Arrunada Seminar: Stephen Hansen – Public Institutions and Endogenous Information in Contracting
| Stephen Hansen |
Public Institutions and Endogenous Information in Contracting
Benito Arruñada’s Institutional Foundations of Impersonal Exchange: Theory and Policy of Contractual Registries is an impressive and erudite study of the relationship between legal institutions and impersonal exchange. While clearly valuable for better understanding policies regarding formalization, in my mind it also introduces ideas that are relevant for contract theory more generally and yet hardly treated in the literature.
Since the 1970’s economic theorists have understood that information asymmetries between parties who write contracts are a key source of inefficiencies in exchange. Since then, a vast literature has developed exploring this idea from many different angles. Nevertheless, two key features usually appear. First, the set of parties who write contracts all observe each other, know they are contracting with each other, and (with some exceptions) observe the terms of the contracts agreed. Second, the information asymmetries are assumed to be a fixed, exogenous feature of relationships.
Benito’s book convincingly shows that both of these limit our understanding of trading frictions in the real world. A key insight is that, in addition to his “type” or “action” (to use the language of contract theory), the formal contracts that an economic agent has written with others may be unobservable. After reading the book, it became clear to me that this dimension of non-observability is just as important for generating market failure as others. The second, and intimately related, insight is that the degree of non-observability of contractual rights depends on public institutions, in particular registration systems. Whereas it is unclear how a public body would help contracting parties discover — to take a standard example — each other’s preferences over the good they are proposing to trade, Benito shows that they can affect the amount of information they have about each other’s formal legal rights. And, in line with what one would expect, when institutions can reduce this information asymmetry, the likelihood of efficient trades increases.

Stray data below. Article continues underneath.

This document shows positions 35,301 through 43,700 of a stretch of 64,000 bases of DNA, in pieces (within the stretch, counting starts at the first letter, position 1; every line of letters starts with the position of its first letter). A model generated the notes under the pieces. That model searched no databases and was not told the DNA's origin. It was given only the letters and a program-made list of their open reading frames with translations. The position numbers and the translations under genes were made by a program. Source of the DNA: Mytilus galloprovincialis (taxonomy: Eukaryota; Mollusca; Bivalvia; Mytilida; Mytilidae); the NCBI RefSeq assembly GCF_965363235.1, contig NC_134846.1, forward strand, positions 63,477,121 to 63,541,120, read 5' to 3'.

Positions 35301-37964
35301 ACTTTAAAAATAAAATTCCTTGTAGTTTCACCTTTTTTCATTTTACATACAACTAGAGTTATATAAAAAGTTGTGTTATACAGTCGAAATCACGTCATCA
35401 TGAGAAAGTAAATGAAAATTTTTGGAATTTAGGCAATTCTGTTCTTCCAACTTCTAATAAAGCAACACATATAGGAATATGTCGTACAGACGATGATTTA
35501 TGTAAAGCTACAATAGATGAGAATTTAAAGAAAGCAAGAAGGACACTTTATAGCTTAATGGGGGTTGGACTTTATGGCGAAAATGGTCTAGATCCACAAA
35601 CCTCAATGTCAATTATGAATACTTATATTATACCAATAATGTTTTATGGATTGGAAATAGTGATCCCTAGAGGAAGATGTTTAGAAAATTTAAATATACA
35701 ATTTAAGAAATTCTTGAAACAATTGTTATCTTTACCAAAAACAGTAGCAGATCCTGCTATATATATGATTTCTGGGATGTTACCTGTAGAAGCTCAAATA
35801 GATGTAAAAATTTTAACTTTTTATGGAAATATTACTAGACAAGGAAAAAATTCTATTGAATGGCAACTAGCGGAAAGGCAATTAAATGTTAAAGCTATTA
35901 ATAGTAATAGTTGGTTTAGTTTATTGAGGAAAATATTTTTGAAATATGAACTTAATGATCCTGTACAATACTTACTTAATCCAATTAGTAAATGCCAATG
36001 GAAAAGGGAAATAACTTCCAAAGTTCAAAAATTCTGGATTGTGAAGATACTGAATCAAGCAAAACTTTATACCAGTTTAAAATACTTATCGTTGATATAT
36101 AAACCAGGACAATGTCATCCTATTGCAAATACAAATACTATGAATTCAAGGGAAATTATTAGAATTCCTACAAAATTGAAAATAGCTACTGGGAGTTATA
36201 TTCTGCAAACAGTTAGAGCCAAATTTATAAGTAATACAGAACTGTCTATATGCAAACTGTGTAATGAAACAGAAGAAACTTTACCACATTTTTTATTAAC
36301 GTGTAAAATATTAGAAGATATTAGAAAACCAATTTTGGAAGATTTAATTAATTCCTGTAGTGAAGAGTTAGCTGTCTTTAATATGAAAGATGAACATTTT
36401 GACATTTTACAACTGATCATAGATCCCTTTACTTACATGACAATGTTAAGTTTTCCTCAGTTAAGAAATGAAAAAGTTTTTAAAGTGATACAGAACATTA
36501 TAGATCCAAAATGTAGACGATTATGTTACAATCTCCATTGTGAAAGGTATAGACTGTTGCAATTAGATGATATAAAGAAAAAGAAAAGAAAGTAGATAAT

Putting these two ideas together provides an original and to me very exciting view on the value of legal systems. Economists often discuss “good” legal systems as those which enforce written agreements transparently at low cost. After reading Benito’s book, I recognized that legal systems also act to endogenously affect the amount of information that parties have available to reach those agreements in the first place. This deserves to be an influential idea in future discussions of law, economics, and contract theory.
Stephen Hansen. Assistant Professor. Economics Department. Universitat Pompeu Fabra. Barcelona, Spain